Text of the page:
If the position calls for managerial experience and you acted as interim department head for six months, with your team completing its chief project under budget and ahead of schedule, by all means tell your reference you'd like them to mention this. "Don't leave them guessing," Corcodilos added. "Help make it easy for them."

Make Sure There Are No Surprises

If you've done all the above and still aren't sure a former manager or colleague will go to bat for you, you probably shouldn't use them as a reference. "You have no idea how many references I check that give the person a really awful reference," said Watson, the Philadelphia recruiter. "Who knows how many opportunities they may have missed out on due to this?"

But it's not just Watson's recruits listing useless references. In a recent survey conducted by The Creative Group, 250 hiring managers from 2,000 of the nation's largest companies dished about reference checks gone bad. Among the unflattering facts references revealed about their former colleagues: They had trouble getting to work on time. They had a tendency to fall asleep at their desk. They detested the industry in which they were applying for work.

One hiring manager polled said a reference he called was so incredulous the candidate had used him as a reference that couldn't stop laughing. Another said she had never heard of the candidate in question.

But let's assume you've been truthful and chosen your references wisely. If you want to know what they plan to tell potential employers about you, experts say you should just ask. Slabinski also offers this suggestion: "Whether or not they get the job, I always encourage people to ask, 'I'm just curious, what did my references say?'" You may not get an answer, or you may get a vague "Nothing but good things," but it's worth a shot, she said.

Don't Wear Out Your Welcome

Having five, six, even eight references in the hopper can help you avoid leaning too heavily on any one contact."If you don't overuse your references they'll be more likely to respond quickly -- another reason to have a big pool of potential reference-givers," said Karen Burns, author of "The Amazing Adventures of Working Girl: Real-Life Career Advice You Can Actually Use."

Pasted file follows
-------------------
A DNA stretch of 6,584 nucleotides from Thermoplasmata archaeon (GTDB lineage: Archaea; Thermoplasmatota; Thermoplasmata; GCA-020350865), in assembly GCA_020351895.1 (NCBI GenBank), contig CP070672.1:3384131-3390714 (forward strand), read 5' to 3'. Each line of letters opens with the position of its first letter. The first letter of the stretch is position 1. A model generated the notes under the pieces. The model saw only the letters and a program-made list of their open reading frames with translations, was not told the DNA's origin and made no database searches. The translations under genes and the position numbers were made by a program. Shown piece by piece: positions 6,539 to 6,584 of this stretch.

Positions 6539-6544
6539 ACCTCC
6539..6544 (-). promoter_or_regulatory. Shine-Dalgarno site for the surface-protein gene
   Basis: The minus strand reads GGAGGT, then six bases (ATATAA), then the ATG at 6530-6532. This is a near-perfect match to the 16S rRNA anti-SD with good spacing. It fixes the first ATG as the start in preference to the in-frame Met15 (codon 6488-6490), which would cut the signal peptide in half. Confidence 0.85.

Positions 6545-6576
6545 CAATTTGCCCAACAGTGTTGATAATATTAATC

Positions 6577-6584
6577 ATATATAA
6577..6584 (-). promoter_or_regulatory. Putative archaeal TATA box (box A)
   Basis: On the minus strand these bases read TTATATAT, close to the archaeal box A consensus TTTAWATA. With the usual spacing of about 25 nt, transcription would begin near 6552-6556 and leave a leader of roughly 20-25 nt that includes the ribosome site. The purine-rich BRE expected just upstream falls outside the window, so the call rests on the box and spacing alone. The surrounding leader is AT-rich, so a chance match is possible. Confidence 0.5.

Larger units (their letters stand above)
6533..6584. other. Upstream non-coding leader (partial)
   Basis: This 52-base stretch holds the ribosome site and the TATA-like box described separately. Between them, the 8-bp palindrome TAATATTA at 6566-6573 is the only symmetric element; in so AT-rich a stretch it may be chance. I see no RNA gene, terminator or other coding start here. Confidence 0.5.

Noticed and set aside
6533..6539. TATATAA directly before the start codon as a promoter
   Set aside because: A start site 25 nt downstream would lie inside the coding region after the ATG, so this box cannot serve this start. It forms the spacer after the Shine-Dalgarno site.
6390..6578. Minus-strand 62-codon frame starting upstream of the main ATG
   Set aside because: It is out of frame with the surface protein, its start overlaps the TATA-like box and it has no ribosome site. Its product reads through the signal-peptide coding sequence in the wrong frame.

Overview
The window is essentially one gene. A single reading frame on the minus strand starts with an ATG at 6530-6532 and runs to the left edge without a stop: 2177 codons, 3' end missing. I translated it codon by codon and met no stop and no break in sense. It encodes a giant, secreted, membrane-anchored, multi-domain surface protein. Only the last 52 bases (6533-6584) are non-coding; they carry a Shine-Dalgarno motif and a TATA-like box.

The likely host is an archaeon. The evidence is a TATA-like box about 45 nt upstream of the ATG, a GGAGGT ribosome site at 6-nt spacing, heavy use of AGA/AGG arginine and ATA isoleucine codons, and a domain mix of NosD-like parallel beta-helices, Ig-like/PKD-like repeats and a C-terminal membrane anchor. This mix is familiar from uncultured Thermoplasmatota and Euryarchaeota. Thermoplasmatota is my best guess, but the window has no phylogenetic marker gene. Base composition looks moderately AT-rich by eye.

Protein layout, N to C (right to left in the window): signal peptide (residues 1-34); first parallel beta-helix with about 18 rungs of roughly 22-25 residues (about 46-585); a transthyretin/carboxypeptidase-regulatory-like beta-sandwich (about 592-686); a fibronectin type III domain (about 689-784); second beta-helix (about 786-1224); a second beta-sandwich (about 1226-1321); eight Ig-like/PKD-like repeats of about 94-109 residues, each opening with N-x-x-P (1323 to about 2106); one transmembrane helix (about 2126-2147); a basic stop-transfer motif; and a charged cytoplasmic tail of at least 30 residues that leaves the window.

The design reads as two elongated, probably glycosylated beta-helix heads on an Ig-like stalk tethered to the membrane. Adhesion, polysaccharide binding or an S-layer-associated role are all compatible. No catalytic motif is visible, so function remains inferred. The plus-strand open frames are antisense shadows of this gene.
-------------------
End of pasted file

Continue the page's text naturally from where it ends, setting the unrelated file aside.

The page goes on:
"If a reference is consistently tardy, consider that he or she is simply too busy and don't refer so many requests to them."

Recent grads just entering the job market and caregivers who've been out of the workforce for many years may have to work harder to build up a reference pool. But employers and companies for which you interned aren't the only ones who can make good references.

Other options include professors, industry professionals you know well and organizations for which you've volunteered, said Heather Huhman, founder and president of Come Recommended, an online community that connects internship and entry-level job candidates with employers, all of whom must provide three recommendations to join. At the very least, non-employer references can attest to your character, work ethic and professionalism, said Huhman.

Finally, remember to give thanks -- and not just via text message or e-mail. Instead, Burns recommends a hand-written letter sent by snail mail. Burns' additional suggestions for showing your appreciation: supporting a reference's favorite cause, sending business their way or making helpful introductions to other professionals.

This work is the opinion of the columnist and in no way reflects the opinion of ABC News.

Michelle Goodman is a freelance journalist, author and former cubicle dweller. Her books -- "My So-Called Freelance Life: How to Survive and Thrive as a Creative Professional for Hire" and "The Anti 9-to-5 Guide: Practical Career Advice for Women Who Think Outside the Cube" -- offer an irreverent take on the traditional career guide. More tips on career change, flex work and the freelance life can be found on her blog,